Didier Stevens

Tuesday 30 September 2008

Secret Question, Public Answer

Filed under: Vulnerabilities — Didier Stevens @ 9:58

Due to the current media attention, I’m updating and posting this old draft about secret questions.

First, let’s get a pedantic observation out of the way: Secret Question is a misnomer. If you think about it, it’s the answer that is secret, not the question.

The problem with secret questions is that they are often a backdoor to your account. When you use a strong password, the answer to your secret question will be easier to guess than your password. So you are actually using weak credentials.
If the sole purpose of the secret question is to reset your password (or e-mail it to you), then don’t use it, just type some random characters for an answer and forget about it. You won’t be able to get into your account using the secret question backdoor, but so won’t attackers.
If you’re afraid that you might forget your password, write it down and keep it safe (I recommend KeePass if you need a password manager).

Now if you definitely want a backdoor because you don’t want to write anything down and don’t trust your memory, there are a couple of options open to you.
If you’re not able to make up your own secret question, but have to choose one from a predefined list, then provide an answer that you can derive from the question only (think about it, your secret answer doesn’t have to make sense, it just has to be secret). An example:
Q: Name of first pet?
A: Four
Why four? Because the question is a sentence of 4 words. This way you don’t have to remember your secret answer, just the rule to derive the answer from the question. You can reuse the same rule for different accounts, it will generate different secret answers for different secret questions.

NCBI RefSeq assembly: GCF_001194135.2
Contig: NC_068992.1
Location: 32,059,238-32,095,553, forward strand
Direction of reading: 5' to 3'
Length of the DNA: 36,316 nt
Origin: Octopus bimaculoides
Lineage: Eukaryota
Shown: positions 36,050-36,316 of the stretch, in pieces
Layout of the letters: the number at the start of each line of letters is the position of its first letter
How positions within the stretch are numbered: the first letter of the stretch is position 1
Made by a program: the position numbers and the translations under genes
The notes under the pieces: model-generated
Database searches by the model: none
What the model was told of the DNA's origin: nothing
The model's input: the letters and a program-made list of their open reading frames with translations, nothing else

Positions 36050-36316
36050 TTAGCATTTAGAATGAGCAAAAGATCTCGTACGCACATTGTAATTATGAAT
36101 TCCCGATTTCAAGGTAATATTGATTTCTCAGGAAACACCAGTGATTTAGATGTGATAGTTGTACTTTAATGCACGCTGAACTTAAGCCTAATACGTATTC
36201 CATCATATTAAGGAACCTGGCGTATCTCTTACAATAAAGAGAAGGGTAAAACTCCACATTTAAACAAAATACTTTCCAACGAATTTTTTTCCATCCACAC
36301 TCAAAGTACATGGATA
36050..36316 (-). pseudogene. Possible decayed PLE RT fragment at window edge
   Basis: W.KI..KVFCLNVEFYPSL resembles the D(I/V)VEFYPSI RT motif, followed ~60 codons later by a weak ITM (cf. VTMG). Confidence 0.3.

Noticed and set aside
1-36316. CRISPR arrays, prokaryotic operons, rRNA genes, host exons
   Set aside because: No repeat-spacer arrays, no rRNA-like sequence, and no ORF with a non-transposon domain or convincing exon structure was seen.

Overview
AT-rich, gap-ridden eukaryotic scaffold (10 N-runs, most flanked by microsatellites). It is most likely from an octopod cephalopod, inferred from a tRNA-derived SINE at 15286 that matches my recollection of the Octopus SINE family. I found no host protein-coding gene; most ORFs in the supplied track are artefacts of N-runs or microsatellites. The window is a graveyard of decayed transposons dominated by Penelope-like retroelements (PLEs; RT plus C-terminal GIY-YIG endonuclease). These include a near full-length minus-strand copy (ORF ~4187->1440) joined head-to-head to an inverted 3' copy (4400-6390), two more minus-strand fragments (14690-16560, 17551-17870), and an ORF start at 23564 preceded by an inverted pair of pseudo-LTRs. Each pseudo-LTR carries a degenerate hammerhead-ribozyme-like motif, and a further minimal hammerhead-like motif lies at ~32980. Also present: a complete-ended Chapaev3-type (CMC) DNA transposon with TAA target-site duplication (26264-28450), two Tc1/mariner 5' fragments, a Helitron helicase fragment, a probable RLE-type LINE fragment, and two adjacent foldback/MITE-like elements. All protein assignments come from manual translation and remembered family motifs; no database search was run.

If you can provide your own secret question, then I recommend to use math. An example:
Q: How much is 3 + 7?
A: 20
Why 20? Because your secret rule is to double the result to obtain the correct answer. 3 + 7 equals 10, 10 times 2 equels 20.

Secret answer rules can be as hard as you want, but complex rules are more likely to be forgotten…

To summarize: disable secret questions, and store and protect your credentials.

This post comes with a complementary cartoon.

4 Comments »

  1. >(I recommend KeePass if you need a password manager)

    BTW it is possible use password database created with Windows’ KeePass on Linux too, with KeePassX (www.keepassx.org)

    >If you can provide your own secret question, then I recommend to use math.

    its easier to bruteforce, trying 0-1000 takes only minutes, numbers 0-100 are in every bruteforce dictionary anyway.

    Comment by unary — Tuesday 30 September 2008 @ 11:13

  2. >BTW it is possible use password database created with Windows’ KeePass on Linux too, with KeePassX (www.keepassx.org)
    Thanks, that’s one of the reasons why I recommend KeePass, there are even versions for PPC/Smart phone, Windows PE, … http://keepass.info/download.html

    >its easier to bruteforce, trying 0-1000 takes only minutes, numbers 0-100 are in every bruteforce dictionary anyway.
    Correct, that’s why my first recommendation is to disable secret questions by typing a string of random characters. Secret questions are not safe, avoid them.

    Comment by Didier Stevens — Tuesday 30 September 2008 @ 11:31

  3. I take the random characters approach and forget about it.

    As for keeping my password safe – I prefer to use the hashing method. Check out the Firefox addons Passmaker and Passhash. The concept of a database-less password system has a few advantages which I like. Unfortunately no one seems to have done a proper (3rd party) analysis of any such system, although I can imagine a few attacks.

    Comment by Sandro Gauci — Tuesday 30 September 2008 @ 18:40

  4. I’ve used Passwordmaker for a while when I switched to Firefox, but I didn’t like the fact that I had to restrict my character set to the least common denominator of all systems I use.

    Comment by Didier Stevens — Tuesday 30 September 2008 @ 19:39


RSS feed for comments on this post. TrackBack URI

Leave a Reply (comments are moderated)

Fill in your details below or click an icon to log in:

WordPress.com Logo

You are commenting using your WordPress.com account. Log Out / Change )

Twitter picture

You are commenting using your Twitter account. Log Out / Change )

Facebook photo

You are commenting using your Facebook account. Log Out / Change )

Google+ photo

You are commenting using your Google+ account. Log Out / Change )

Connecting to %s

The Rubric Theme. Blog at WordPress.com.

Follow

Get every new post delivered to your Inbox.

Join 230 other followers

%d bloggers like this: